For most buyers, visits to car dealerships are known to almost always end up being painful experiences. For a less unpleasant experience, you need to prepare adequately before heading off to the dealership. Here are some pointers every shopper should know well before they visit a dealer.
Buy what appreciates and lease whatever depreciates
Although that low monthly payment dragging out over an entire 84-month period might seem attractive on face value, it is usually a trap, and you will most likely get burned in the end. Once your newly acquired Lexus is out of warranty, repair costs might consume whatever value it has remaining. Leasing provides the most viable solution and might ensure your payments remain manageable while allowing you to get a new car every few years. Today, most leases include standard maintenance, and all you may have to pay is depreciation. At times you are better off buying a used car, of course, if you must buy.
Dealers are not charities
Financing companies work with car dealers because it is quite profitable for them, and car dealerships recommend specific options because it makes them money. Finding your own loan before approaching a dealership or at least researching the rates your bank can offer so that you can compare your findings against what the dealer is offering is, therefore, advisable.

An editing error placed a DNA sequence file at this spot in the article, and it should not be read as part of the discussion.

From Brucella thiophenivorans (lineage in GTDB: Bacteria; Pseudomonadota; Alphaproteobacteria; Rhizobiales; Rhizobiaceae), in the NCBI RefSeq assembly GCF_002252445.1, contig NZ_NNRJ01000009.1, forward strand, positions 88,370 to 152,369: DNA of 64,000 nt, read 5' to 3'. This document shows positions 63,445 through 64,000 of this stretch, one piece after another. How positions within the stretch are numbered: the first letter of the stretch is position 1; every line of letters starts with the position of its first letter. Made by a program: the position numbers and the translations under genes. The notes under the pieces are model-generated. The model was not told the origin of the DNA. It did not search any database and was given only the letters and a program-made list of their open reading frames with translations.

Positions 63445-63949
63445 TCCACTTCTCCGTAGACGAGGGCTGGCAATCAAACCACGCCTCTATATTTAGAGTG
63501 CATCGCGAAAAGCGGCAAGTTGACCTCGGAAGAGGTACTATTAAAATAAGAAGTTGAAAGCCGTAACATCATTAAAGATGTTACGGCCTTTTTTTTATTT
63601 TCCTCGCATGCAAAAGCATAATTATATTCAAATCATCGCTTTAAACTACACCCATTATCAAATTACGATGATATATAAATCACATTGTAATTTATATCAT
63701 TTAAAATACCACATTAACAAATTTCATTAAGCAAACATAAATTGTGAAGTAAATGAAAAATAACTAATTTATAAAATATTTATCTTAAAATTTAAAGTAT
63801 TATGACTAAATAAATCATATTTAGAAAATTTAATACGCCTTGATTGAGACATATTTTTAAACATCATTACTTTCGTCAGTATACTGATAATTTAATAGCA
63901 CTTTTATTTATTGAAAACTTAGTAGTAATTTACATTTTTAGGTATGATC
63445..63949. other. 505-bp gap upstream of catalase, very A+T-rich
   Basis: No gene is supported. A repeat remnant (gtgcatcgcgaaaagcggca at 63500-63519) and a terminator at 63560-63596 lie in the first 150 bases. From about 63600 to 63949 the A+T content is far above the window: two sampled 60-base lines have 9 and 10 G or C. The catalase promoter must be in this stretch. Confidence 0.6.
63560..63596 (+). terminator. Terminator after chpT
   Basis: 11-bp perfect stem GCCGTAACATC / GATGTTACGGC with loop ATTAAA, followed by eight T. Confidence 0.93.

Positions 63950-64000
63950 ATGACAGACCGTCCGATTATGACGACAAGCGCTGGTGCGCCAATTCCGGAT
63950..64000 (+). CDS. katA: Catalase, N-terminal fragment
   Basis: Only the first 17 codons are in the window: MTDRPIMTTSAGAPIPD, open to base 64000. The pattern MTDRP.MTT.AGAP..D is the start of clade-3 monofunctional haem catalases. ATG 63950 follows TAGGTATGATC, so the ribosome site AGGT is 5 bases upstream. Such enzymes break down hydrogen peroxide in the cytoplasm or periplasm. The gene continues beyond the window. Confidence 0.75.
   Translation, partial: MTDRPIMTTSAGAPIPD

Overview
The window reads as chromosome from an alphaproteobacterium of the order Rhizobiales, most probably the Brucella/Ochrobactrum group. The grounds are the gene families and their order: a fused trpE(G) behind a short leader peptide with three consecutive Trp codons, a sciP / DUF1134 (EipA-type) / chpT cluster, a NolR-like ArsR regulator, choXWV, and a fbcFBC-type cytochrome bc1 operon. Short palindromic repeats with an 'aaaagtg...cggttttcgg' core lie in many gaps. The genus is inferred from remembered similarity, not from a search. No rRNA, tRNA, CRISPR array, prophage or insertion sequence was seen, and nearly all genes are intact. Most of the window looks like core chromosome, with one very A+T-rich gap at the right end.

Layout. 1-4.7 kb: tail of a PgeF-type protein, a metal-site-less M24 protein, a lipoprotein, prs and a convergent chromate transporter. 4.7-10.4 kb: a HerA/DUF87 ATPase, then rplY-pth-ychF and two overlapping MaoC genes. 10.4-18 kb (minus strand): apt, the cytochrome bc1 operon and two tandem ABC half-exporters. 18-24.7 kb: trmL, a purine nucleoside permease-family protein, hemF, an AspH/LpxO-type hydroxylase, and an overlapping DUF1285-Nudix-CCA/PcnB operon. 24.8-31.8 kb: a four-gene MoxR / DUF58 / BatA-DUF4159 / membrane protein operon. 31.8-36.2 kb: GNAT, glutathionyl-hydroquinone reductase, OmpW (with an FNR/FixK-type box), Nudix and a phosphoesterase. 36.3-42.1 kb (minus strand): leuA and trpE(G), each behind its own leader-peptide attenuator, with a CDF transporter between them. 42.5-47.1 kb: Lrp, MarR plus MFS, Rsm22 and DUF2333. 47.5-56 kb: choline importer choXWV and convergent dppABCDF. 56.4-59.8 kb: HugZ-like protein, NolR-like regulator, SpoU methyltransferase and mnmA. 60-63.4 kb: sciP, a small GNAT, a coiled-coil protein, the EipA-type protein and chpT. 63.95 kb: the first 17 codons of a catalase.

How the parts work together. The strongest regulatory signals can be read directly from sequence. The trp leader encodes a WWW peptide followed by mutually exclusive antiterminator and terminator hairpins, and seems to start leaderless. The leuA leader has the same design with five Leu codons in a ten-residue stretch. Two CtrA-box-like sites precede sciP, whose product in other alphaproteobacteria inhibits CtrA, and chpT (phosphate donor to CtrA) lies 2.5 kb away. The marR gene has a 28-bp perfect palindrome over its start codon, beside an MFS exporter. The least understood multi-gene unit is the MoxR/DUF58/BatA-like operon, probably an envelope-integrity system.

Beware of the extended service contract
Most service contracts offered are actually just a profit making scheme by car dealers and typically issued by external vendors operating like insurance companies. As such, you will rarely get your value back. To capitalize on their premium rates when it comes to labor, car dealerships will most likely try to convince you to service through a preferred care center exclusively. Regardless of how important the salesperson makes it sound, it is vital to remember that you do not need to buy the service contract. You have the final say on where to service your car and should not let anyone tell you otherwise.
Knowledge is power
When dealers say they cannot show you some information pertinent to the Lexus you want to buy, it’s because they do not want to and not because they cannot. Expect for the personal service records of the previous owner, dealers can show you everything else regarding the vehicle including holdback and invoice price. The knowledge gained by getting this information can be invaluable, meaning if you will have to harass your salesperson, so be it.
A good example is Pay 310, a line on General Motor invoices solely for holdback, which is a percentage charge of the price intended to help car dealers defray the expenses associated with advertising and marketing. Buyers who knew to look for this line usually asked for the invoice and haggled over it, saving hundreds of dollars.